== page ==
MATTAWA — The Mattawa City Council approved some modifications of the city’s preliminary budget during its regular meeting on Thursday, Dec. 5. The changes come as a result of two department heads requesting additional staff in previous council meetings.
In a November staff meeting, Mattawa Public Works Director Juan Ledezma indicated that he no longer wanted animal control to be part of public works. In response, Mattawa Police Chief Joe Harris proposed a utility officer that would do animal control and code enforcement during the Nov. 21 city council meeting. In return, Ledezma proposed adding another public works staff member that would enforce city code violations. Both proposals were tabled until the Dec. 5 meeting.
In a memorandum after that meeting, Mattawa Mayor Scott Hyndman told the police department that animal control was now part of their responsibility.
When council revisited the subject at Thursday’s meeting, Harris said that the money received from Proposition 1 would pay for half of the utility officer. The city would only need to supply $38,000. He said that there was extra money in the water and sewer funds that could pay for the officer, if it was transferred into the general fund. He also said that with that the city would still have more than the required amount of reserve funds, as dictated by the State Auditor’s Office.
But Hyndman and Ledezma didn’t like the proposal.
“Basically, I think we’re overspending our budget before we even get it,” Hyndman said.
“We need a reserve,” Ledezma said. “I’d like to remind the council that the city was sued for a water issue. I don’t agree with $15,000 from water to police.”
Ledezma pointed out that in the last two years, the city has had only two water violations.
“Historically, we’ve never had anyone actively looking for violations,” Harris said. “Regardless of how it gets funded, it is needed.”
When asked how many hours his crew puts into animal control, he said they spend several hundred hours a year.
“This year in 2019, we only have $6,000 allocated for animal control,” Ledezma said. “We’re already over budget. In 2021, with Prop 1, those funds would be there.”
“With everything funded, the $200,000 for replacement water lines, the five or six things that you guys as council pointed out, all the reserves were still within the SAO guidelines,” Harris said.
In spite of Harris’ statements about more than adequate funding in reserves, Hyndman still argued that spending the $38,000 needed for the utility officer would make the city go broke. Council briefly discussed raising the city’s internal taxes on the water and sewer funds. Ledezma said that if any extra taxes were taken from those funds, it should go to streets because “streets never get done.”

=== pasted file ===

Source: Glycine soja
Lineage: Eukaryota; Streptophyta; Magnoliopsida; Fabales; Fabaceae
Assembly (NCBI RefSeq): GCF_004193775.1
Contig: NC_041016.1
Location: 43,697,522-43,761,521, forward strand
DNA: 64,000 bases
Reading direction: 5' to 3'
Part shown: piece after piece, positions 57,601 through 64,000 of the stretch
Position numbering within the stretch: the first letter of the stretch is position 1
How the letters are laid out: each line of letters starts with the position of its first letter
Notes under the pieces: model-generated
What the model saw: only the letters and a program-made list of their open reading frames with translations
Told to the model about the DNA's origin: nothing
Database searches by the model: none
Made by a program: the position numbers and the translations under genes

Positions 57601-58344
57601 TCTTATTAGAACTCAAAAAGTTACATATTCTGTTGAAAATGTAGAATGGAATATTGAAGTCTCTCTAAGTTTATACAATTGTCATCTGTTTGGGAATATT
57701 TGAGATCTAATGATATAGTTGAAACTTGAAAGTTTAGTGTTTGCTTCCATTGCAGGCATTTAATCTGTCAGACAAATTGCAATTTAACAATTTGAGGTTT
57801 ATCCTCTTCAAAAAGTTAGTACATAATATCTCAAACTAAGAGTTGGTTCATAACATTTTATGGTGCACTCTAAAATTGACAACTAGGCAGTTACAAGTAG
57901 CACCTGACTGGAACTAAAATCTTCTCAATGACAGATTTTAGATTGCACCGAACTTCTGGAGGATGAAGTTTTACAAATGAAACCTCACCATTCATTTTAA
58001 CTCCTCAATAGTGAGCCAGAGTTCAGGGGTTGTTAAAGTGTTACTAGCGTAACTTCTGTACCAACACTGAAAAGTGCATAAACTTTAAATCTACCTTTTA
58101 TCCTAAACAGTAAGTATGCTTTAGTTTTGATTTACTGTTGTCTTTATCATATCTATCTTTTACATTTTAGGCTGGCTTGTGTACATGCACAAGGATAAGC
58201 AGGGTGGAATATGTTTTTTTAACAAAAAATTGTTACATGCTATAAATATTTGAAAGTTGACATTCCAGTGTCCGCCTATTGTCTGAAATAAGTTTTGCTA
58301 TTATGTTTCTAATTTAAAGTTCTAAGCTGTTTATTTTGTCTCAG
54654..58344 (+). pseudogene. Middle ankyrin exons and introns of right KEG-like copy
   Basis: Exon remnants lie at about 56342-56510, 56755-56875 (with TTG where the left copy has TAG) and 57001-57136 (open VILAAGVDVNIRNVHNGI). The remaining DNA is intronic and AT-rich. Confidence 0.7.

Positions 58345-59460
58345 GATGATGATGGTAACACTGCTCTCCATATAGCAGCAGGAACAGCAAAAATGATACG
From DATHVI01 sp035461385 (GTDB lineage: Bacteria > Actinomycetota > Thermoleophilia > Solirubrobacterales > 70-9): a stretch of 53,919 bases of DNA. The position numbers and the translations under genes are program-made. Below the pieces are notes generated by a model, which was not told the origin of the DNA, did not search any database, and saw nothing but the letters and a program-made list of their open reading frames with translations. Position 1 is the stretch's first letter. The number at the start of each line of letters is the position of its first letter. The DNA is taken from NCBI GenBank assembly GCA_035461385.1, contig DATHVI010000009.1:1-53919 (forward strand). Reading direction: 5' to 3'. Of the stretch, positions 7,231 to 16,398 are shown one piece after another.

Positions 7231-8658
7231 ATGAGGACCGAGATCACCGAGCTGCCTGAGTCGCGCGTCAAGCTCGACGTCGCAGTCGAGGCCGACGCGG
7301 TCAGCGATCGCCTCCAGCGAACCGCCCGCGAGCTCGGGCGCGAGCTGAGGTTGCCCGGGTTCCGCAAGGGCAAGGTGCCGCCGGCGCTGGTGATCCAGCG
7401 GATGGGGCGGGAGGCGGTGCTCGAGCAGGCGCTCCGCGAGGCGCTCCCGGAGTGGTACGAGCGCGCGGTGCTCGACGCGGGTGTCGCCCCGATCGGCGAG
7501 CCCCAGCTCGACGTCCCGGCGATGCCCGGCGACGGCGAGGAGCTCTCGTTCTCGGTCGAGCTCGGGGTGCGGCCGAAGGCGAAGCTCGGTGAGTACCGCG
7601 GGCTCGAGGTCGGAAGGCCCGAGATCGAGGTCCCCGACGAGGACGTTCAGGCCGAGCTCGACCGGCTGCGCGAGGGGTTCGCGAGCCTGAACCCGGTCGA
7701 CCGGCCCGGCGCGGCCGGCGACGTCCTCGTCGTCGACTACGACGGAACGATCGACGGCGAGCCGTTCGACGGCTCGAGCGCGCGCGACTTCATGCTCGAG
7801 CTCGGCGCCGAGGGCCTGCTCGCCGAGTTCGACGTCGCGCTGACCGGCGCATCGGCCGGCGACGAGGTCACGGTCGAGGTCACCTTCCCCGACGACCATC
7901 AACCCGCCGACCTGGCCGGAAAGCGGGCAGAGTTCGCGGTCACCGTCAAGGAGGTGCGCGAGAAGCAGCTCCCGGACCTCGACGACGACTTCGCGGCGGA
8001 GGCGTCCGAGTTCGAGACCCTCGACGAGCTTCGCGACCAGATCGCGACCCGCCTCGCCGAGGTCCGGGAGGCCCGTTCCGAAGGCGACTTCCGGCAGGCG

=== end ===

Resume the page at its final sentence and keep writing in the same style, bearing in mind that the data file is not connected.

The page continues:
Council member Tony Acosta commented that there are a lot of dogs and chickens running around Mattawa and that the laws don’t seem to be enforced. Harris mentioned the memorandum from the mayor, stating that if animal enforcement was going to be under the police instead of public works, the department would need to be compensated for it.
“I don’t think the police department should have to pay for other departments lack of allocation of funds,” Harris said.
Ledezma pointed out that Mattawa doesn’t have adequate places to house dogs, especially during the winter. He did mention that the pound is supposed to be receiving some improvements in 2020, but did not mention heating.
Ledezma as said that while public works shouldn’t have to catch dogs, he was willing to help. Currently, some of the public works job descriptions include animal control.
Harris said that when he first came to Mattawa, animal enforcement was part of the police department’s responsibility. He is concerned that if his staff catches a dog, there will be no place for the dog to be housed.
According to Harris, council approved $10,000 for the pound to be updated, but it never happened. Ledezma said that it was approved before he became director. He had no idea what projects were going on and that the funds were never appropriately allocated. Harris pointed out that if a dog dies in city custody, it is a liability to the city.
“That’s why we don’t catch dogs in the winter,” Hyndman said.
Harris also said that he was confused about whether public works wants animal control.
“They don’t want it, but they want to be part of it,” Harris said. “They don’t want it, not they want it back.”
One of the city council members expressed similar confusion.
“We just need another person on staff,” Ledezma said. “We only have four people on staff. The police department has increased. We do need more support. Animal control should be under the wing of the police department. If they’re not willing to do the daily task of handing out tickets or do the dog control piece, we want it all. I do need water personnel and staff.”
In the end, the council voted to include both the utility position and the public works position on the 2020 budget. Council will approve the final budget at its next meeting on Thursday, Dec. 19, at 5:30 p.m.